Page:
Eight Black basketball players with the University of Mississippi (“Ole Miss”) team took a knee during the playing of the national anthem before their game on Feb. 23 in protest of a pro-Confederate rally that was held near the arena where the game was played.
Initially, six players knelt during the start of “The Star-Spangled Banner.” By the end of the anthem, however, two more players had taken a knee in solidarity with their fellow teammates.
All of the players that took a knee during the anthem were African American and, unfortunately, a great opportunity to show solidarity with the Black community was missed by the fact that none of the white teammates took a knee.
In describing what moved the Black players to take a stand, Ole Miss player Breein Tyree said at a press conference after the game: ”The majority of it was just that we saw one of our teammates doing it and didn’t want him to be alone. We’re just tired of these hate groups coming to our school and portraying our campus like we have these hate groups in our actual school.”
The Mississippi players’ act of resistance is a recognition of Colin Kaepernick’s protests while playing in the National Football League. These were protests over racism and police brutality that have led to an array of athletes protesting against racism and injustice.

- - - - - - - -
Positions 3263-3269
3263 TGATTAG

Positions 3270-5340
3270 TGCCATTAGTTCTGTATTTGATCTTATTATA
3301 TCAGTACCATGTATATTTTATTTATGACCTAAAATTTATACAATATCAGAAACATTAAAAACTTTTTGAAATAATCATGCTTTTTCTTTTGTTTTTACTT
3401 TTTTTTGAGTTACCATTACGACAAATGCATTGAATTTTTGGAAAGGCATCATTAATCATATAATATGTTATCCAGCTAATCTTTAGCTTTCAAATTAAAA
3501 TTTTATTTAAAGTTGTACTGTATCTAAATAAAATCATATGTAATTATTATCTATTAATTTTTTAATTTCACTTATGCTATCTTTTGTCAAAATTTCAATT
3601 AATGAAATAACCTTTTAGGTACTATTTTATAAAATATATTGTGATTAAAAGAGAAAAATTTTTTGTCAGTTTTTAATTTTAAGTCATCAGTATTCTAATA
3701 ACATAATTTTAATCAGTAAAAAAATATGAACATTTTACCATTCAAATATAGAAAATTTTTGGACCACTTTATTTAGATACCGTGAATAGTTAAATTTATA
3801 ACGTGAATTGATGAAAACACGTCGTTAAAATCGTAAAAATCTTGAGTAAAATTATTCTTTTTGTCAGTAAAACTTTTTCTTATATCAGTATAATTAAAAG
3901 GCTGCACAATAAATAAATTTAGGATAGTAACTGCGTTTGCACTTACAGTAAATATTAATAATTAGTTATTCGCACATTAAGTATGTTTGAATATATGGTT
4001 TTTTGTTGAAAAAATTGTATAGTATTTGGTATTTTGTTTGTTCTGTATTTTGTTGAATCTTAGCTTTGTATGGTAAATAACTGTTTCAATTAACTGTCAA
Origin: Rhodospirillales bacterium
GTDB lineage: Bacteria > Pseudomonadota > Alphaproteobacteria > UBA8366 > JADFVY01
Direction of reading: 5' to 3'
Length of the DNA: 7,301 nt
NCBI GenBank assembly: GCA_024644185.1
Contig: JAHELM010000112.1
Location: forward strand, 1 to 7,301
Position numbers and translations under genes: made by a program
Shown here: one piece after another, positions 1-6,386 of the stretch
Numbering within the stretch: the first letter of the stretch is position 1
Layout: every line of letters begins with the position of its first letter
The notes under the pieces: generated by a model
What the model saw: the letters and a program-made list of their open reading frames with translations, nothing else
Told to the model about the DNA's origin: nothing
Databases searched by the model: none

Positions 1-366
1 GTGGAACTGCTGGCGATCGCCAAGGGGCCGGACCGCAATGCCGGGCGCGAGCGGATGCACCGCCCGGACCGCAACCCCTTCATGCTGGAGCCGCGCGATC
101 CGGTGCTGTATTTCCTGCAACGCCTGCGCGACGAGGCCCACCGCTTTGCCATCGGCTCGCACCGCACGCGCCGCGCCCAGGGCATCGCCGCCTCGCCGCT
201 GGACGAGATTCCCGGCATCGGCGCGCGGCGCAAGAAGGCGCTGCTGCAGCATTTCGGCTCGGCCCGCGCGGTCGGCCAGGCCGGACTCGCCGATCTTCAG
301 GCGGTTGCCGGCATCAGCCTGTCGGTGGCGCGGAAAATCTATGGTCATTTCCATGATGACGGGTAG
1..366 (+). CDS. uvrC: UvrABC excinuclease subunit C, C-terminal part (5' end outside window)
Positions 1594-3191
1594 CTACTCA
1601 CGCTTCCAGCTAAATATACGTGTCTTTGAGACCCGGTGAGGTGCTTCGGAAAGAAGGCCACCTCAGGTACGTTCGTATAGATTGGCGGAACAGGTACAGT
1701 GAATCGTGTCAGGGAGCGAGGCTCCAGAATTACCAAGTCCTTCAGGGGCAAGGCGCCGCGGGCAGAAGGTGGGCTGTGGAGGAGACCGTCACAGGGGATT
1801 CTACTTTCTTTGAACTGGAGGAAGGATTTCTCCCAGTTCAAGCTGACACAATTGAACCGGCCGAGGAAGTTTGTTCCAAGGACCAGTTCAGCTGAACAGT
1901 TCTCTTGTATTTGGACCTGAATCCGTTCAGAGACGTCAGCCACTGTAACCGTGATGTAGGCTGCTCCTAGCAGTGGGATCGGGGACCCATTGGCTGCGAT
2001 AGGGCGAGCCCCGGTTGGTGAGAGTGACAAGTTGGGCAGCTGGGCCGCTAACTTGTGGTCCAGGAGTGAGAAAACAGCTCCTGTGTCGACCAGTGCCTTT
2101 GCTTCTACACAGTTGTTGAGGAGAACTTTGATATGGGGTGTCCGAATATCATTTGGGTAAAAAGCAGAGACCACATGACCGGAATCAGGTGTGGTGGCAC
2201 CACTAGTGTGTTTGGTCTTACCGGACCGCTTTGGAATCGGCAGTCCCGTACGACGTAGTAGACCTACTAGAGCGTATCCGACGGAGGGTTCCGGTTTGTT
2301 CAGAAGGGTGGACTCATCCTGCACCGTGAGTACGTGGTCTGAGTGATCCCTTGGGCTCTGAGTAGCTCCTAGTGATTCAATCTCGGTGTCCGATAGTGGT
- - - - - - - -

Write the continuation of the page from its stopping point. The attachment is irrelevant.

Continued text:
Since Colin Kaepernick first knelt for the national anthem during an NFL exhibition game over two years ago, that courageous act has now evolved into a broader clarion call against social injustice and oppression. High school teams have used the gesture to stand in solidarity against racism. Notre Dame students invoked it as an expression of faith against racism. And Jewish students in South Africa even did it during Israel’s national anthem to stand in solidarity with Palestinians.
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